As the oft-told story goes, in 1923 West Duluth businessman and avid sportsman Bert Onsgard encountered an orphaned white-tailed deer fawn at a northern Minnesota logging camp while on a fishing trip. He took the tiny deer, which he named Billy, back to his West Duluth Printery at 5312 Ramsey Street. Onsgard was an active member of the community and belonged to several business clubs. His sporting interests included memberships in the Izaak Walton League, the West Duluth Sportsmen’s Club, and the West Duluth Gun Club. His passions merged when Billy inspired him to open a menagerie.
With permission from city commissioners, Onsgard led a campaign to organize a zoo, staging several programs to raise money and purchase equipment. The park department set aside ten acres within Fairmount Park, and Billy became the facility’s first official resident, housed in a pen made of donated fencing originally intended for a zoo in Lester Park.
In 1926 Onsgard—the zoo’s unofficial curator—was elected to Duluth’s Hall of Fame. One of the early zoo’s stranger policies under Onsgard called for not feeding carnivorous animals on the Christian sabbath, as they “should fast on Sundays.” Zoo researcher Matthew Waterhouse views this as Onsgard’s humor on display. With little money, food shortages during the zoo’s early years were common, according to Waterhouse, so Onsgard “scoured the countryside for sick cattle or horses for the lions and tigers. He went to grocery stores for expired produce to feed the elephant and the monkeys. He heavily encouraged zoo visitors to feed the animals.”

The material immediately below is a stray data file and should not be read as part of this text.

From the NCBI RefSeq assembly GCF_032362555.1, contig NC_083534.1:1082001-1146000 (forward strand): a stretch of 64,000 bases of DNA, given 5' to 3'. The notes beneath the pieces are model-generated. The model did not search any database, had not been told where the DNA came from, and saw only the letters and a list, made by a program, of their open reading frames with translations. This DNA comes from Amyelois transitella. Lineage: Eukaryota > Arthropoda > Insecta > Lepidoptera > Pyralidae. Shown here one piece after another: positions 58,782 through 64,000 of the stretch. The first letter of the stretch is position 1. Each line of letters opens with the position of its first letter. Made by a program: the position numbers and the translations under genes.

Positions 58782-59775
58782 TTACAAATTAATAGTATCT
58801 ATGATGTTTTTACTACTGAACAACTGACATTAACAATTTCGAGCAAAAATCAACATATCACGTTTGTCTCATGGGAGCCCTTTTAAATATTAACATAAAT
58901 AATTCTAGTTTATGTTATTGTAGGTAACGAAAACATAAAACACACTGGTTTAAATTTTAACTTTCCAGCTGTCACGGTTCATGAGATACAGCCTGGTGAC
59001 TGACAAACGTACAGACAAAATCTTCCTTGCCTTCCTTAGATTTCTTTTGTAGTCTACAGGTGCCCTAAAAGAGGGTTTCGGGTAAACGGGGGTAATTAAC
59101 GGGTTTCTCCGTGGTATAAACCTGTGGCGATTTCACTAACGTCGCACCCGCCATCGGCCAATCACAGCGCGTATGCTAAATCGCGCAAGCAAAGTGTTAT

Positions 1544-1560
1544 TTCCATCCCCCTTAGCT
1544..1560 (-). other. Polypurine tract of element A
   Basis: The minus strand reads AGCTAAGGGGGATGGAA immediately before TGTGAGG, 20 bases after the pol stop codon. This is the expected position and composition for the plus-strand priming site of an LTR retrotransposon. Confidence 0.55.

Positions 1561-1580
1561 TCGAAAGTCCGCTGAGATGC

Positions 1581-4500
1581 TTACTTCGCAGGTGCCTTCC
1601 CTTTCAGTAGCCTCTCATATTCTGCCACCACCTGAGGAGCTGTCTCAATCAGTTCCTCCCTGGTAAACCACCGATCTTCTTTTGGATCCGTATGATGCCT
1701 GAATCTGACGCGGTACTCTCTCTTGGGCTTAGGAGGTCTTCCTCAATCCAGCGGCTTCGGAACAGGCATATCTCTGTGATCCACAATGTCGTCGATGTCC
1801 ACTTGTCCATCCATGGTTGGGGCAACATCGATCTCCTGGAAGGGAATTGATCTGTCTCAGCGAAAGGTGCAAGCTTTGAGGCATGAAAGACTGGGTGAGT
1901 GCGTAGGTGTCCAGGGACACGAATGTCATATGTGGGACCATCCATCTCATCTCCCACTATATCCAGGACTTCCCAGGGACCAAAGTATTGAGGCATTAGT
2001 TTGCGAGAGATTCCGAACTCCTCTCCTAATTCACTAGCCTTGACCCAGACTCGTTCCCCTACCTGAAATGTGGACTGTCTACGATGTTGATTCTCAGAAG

Despite his lack of training in zoology, the zoo grew steadily under Onsgard. His children told Waterhouse they remember that he “insisted the zoo should be something that all children and families can enjoy regardless of class, money, or race.” In 1927 city officials named him Duluth’s “most civic-hearted man.” Park Superintendent F. Rodney Paine reported that “the largest development of the year has been at the Duluth Zoo, the popularity of which has been conclusively proved by the large crowds which are there on every pleasant day. Through the untiring efforts of Mr. Onsgard, animals have been added to the Zoo rapidly and it has been difficult to furnish accommodations rapidly enough.” Onsgard owned some of those animals.
When Mayor Snively lost his reelection bid in 1937, Paine and Onsgard both lost their jobs under new mayor Rudy Berghult. Berghult thought Snively had given Onsgard too much free rein and suspected the city was paying for the food and shelter of Onsgard’s animals—Onsgard kept no records of acquisitions. When Edward Hatch became mayor in 1941, new park superintendent John V. Hoene rehired Onsgard. In 1944 new mayor George W. Johnson promptly dismissed Onsgard because, he said, the zoo was in “very bad shape.” Onsgard demanded a retraction, blaming the city council for lack of funding for proper maintenance. According to Waterhouse, the Onsgard family believes that Johnson’s dismissal of Onsgard came from the fact that both men were professional printers, and therefore business rivals.
By then Onsgard had opened the Arrowhead Amusement Park, located across Grand Avenue from the zoo. The facility featured a merry-go-round, tilt-a-whirl, and other rides. Onsgard often transported the rides—and some animals—to fairs and other events throughout the region. A stroke forced him into retirement. Onsgard died on July 7, 1971, in Scottsdale, Arizona. In 1993 the zoo opened the multi-purpose Onsgard Room in its main building in his honor.